Patti McGill Peterson Center for International and Intercultural Studies
As one of the few openly practicing Pagans on SLU's campus I was thrilled by the opportunity to explore the country from which my spiritual roots have grown. My own beliefs are drawn mostly from the Reclaiming Wicca Traditions of Starhawk in California, as well as from the British Traditional Wicca and Faery Traditions. I was excited to meet other Pagans in the UK and see how American traditions have diverged from British traditions. Thus, I would be able to deepen my own connection to this history and spirituality and hopefully bring some ideas about religious coexistence back to campus. With the generosity of the Cabot Family I was able to use my spring break to travel to ancient Pagan sites around Southwestern England.
I began my journey by visiting places where ancient Pagan cultures had strong connections with the earth, itself. My first stop was Amesbury in Wiltshire, which is surrounded by ancient Pagan sites. I spent a day walking to Stonehenge, New King Barrows, Old King Barrows, The Avenue, The Cursus, Long Barrow, Winterbourne Stoke Barrows, Cursus Barrows, Durrington Walls, and Wood Henge. A "barrow" is an ancient burial mound. Stonehenge and Wood Henge are too monuments constructed as ritual sites, and are likely linked as places celebrating life (Wood Henge) and death (Stonehenge). I next traveled south to the New Forest National Park. Not only is this the oldest bit of forest remaining in England, it is also supposed to be the place where Paganism survived the Burning Times in the sixteenth and seventeenth centuries. The forest was a truly beautiful place, rich with history and a feeling of enchantment. I visited these places in order to experience the places themselves and feel a connection with the ancient cultures that dwelt there.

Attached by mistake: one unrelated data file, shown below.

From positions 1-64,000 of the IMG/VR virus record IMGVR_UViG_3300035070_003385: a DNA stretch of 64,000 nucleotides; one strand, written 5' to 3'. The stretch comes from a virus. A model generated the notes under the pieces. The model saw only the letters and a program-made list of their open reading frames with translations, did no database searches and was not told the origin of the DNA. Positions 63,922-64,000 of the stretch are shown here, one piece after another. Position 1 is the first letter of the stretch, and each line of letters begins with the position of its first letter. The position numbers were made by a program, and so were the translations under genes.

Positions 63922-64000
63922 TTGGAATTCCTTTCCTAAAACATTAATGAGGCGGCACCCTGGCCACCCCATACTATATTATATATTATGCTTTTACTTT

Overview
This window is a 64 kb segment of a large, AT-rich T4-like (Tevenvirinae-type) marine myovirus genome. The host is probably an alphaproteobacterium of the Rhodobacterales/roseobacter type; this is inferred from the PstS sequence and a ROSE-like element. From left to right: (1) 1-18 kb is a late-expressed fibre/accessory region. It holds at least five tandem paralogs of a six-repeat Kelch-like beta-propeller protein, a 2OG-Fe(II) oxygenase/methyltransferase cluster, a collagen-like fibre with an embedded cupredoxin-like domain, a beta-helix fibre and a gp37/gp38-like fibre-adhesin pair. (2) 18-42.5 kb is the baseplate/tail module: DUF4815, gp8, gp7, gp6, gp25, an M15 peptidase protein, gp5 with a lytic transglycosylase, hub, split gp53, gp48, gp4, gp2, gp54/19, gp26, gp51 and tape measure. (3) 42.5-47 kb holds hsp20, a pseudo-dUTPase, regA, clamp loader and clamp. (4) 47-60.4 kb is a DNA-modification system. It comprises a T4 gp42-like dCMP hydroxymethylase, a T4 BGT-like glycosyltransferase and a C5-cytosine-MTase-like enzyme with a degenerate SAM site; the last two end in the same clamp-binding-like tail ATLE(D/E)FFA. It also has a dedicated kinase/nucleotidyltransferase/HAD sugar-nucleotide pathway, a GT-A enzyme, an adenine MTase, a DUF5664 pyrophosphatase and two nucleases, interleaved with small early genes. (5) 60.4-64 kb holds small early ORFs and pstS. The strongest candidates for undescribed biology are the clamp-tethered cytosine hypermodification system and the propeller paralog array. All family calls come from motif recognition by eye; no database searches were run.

Next, I traveled west to Glastonbury in Somerset, where I spent about half of my break. Glastonbury is located on the ancient Isle of Avalon, and is supposedly the burial place of King Arthur and Maid Marian. As a spiritual hub, however, the town is a pilgrimage site for religions worldwide. Pretty much every religion in the world is not only represented but openly practiced in Glastonbury. As such, Glastonbury is a place of unique spiritual harmony and blending; for instance, Pagans I met there included Jesus among the litany of other deities, and St. Benedict's Church, the largest Anglican church in town, had a meditation walking labyrinth in its front lawn. In terms of my own spirituality, I was anxious to visit Glastonbury Tor and the Chalice Well, as well as the Goddess Temple where the priestesses welcomed me into their ritual. I journeyed to Glastonbury in order to meet the people of Somerset and have conversations; I wanted to be a part of that thriving culture. I was lucky enough to be able to stay with a woman who herself has a Pagan resident for years and is an internationally-renowned Shamanic drumming healer; to date, she is one of the most amazing people I've ever met.
My travels taught me much about Paganism past and present in Britain, and I bring back many stories and insights to my fellow SLU Pagans. I also have a network of Pagan contacts in England, and I truly hope to meet those wonderful people again some day.